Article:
Thursday, May 22, 2008

Good Neighbors

In this age when folks move around so frequently (and hardly know their neighbors) I want to share a story about the value of staying put.

A few days ago I was helping a fairly new resident of Ocracoke install a gas range. Actually his electric range had gone kaput and I mentioned that I had a small gas range he could use. I couldn't find my hand truck (I think I loaned it to someone and haven't gotten it back!), but Frank let us use his (we returned it promptly, by the way).

We found a gas bottle, and I went to the hardware store for the copper tubing. Of course they didn't have enough of the size I wanted, and I really didn't want to wait a week or more, so I took two coils of two different sizes (no need to actually pay for it, or even make a note -- Tommy just told me to take the tubing, measure whatever I used and let him know so he could charge it to me later).

Well, then I needed the fittings to join the two sizes together. I didn't have what I needed, and the hardware store didn't have them either, so I biked around the island looking for a neighbor who might have the right fittings. I found cousin Ed sitting on the Community Store porch (he has everything). Back at his garage we dumped out buckets and cans full of brass, copper, and stainless steel parts. After several minutes we had concocted just the right conglomeration.

I still needed a regulator. After only one phone call David instructed me to go to one of his outbuildings and locate the gas bottle out back, and remove the regulator (he wasn't using gas there any longer). The nuts turned easily, and in a few minutes I was back at my neighbor's with everything I needed. In hardly any time at all (well I did crawl under the house and drill a few holes so we could snake the tubing where it needed to go) we had the gas stove installed and working.

I like knowing that I have neighbors who are always willing to help, and living in one place (Ocracoke in particular) for years creates connections that help make possible what might be next to impossible in many communities.

Our latest Ocracoke Newsletter is an account of the 2008 Portsmouth Island Homecoming. You can read it here.


  1. Anonymous8:15 AM

    WOW! I live in a small community & wish that I had neighbors like that. See that just shows you how great Ocracoke really is. I hope it will always be that way. Why can't we learn from your island? We are just to busy & don't want to get involved with others. Now is that shameful or what? Still love that place. Keep looking for a place to live & work there. Terrie @ Walkertown NC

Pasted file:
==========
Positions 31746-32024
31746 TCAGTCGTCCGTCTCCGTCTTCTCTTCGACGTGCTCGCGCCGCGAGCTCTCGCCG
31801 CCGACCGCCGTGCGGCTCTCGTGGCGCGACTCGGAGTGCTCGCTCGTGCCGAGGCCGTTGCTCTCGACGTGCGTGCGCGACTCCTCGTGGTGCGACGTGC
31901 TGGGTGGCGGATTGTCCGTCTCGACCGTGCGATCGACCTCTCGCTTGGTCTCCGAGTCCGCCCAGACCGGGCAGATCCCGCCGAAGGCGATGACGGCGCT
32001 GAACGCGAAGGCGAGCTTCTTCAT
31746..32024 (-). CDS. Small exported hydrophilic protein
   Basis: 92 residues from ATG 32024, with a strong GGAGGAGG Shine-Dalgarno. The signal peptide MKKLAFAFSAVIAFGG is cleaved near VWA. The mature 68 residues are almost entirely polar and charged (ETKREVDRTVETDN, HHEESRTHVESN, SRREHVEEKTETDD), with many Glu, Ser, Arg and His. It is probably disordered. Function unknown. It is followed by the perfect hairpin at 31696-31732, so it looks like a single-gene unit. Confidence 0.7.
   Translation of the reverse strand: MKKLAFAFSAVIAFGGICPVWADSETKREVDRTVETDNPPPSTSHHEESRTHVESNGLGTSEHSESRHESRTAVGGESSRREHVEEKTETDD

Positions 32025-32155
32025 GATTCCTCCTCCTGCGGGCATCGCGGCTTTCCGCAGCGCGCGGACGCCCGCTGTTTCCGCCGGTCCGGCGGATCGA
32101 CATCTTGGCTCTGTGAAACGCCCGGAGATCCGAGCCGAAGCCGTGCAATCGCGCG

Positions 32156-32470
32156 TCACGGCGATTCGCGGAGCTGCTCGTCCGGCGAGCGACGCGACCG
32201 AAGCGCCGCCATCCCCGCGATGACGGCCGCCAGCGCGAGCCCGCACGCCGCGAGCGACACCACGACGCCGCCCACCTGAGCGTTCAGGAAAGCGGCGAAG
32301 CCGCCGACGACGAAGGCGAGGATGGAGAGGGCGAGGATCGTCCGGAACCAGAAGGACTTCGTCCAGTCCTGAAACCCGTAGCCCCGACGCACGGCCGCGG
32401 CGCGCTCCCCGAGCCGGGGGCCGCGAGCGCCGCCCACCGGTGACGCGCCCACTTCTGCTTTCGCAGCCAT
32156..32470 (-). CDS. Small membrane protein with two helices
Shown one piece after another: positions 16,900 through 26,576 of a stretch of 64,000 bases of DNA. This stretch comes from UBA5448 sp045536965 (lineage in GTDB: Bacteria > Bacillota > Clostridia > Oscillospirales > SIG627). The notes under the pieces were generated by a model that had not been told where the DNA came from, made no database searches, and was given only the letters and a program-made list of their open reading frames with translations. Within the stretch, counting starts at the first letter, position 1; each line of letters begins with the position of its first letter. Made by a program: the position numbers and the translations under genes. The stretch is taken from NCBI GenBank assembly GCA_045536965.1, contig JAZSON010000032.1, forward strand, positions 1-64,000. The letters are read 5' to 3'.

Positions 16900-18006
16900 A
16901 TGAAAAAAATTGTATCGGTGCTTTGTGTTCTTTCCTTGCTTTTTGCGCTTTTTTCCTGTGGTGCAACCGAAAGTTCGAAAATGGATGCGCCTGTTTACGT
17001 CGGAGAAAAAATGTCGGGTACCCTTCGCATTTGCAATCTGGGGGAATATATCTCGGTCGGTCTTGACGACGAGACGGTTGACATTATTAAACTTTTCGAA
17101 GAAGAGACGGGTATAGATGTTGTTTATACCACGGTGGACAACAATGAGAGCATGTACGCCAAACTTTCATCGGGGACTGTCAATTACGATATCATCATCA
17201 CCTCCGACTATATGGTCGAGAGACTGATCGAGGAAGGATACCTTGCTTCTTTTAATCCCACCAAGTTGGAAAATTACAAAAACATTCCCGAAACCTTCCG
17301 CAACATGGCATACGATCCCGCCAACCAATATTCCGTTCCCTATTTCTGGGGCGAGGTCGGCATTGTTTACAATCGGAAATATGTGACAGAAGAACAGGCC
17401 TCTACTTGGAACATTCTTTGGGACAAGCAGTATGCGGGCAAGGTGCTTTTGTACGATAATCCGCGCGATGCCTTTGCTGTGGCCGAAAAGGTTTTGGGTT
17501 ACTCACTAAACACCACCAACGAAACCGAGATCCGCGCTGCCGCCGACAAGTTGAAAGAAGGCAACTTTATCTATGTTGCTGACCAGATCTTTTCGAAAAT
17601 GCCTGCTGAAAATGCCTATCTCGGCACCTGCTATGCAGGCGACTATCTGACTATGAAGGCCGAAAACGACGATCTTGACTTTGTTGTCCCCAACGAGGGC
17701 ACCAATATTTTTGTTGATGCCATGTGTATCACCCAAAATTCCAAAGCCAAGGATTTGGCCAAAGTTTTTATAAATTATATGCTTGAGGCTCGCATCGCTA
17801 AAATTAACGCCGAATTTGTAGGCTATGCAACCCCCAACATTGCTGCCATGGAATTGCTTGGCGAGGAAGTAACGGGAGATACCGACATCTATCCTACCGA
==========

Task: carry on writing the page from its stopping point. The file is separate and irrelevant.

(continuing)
2. Anonymous7:25 AM

    Can you help me wash my windows?

  3. Anonymous3:02 PM

    new resident are they renting or did they buy the place? I'm sorry but that would factor into my decision --renting well should not the land lord help -- or are you taking work away from someone who earns their living doing these sort of things?? sure this was a joint effort and others contributed and that is a good thing --- now I would like to see this person-- I betcha it was a babe -- do something nice and NOW what about the long term neighbor who has the HAND TRUCK!!!!

  4. A babe?!? Well Steve does have a ponytail, so maybe from the back, and from a great distance he might be confused for a woman, but it is highly unlikely. Besides, he is in his mid 50s, and his hair is quite gray. A babe he definitely is not!

    And I am the well as neighbor. The point of the post was the benefits of living in one place long enough to know your neighbors (good neighbors, by the way, who are more than willing to help out when needed). Tommy, at the Variety Store, knows he can trust me, so he lets me take the copper tubing, use what I need, then tell him what I've taken so he can charge it to me. Ed is happy to take me back to his storage shed and paw through fittings to locate what is not available at the local hardware store. And David assures me that it is OK to borrow his regulator since he's not using it.

    The result -- Steve got his stove installed in one afternoon rather than waiting a week or more to locate all the right parts.

    The hand truck?? I think I took it someplace to help another neighbor and didn't bring it right back home. Now I've forgotten where I left it, and the neighbor, no doubt, can't remember who left it. I'll get it back eventually. In the meanwhile Frank will let me borrow his hand truck. That's what good neighbors do.